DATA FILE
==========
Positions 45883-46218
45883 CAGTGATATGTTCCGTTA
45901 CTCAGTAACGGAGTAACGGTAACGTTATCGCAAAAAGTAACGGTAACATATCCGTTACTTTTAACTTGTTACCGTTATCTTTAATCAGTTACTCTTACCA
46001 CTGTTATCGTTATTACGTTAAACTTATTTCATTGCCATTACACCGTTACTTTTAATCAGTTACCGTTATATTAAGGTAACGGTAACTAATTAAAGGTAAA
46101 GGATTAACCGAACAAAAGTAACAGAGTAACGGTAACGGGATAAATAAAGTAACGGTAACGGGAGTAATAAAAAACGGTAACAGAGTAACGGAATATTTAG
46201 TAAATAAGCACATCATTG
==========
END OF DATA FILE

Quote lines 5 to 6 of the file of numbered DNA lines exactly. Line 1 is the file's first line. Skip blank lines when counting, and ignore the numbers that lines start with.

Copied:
46101 GGATTAACCGAACAAAAGTAACAGAGTAACGGTAACGGGATAAATAAAGTAACGGTAACGGGAGTAATAAAAAACGGTAACAGAGTAACGGAATATTTAG
46201 TAAATAAGCACATCATTG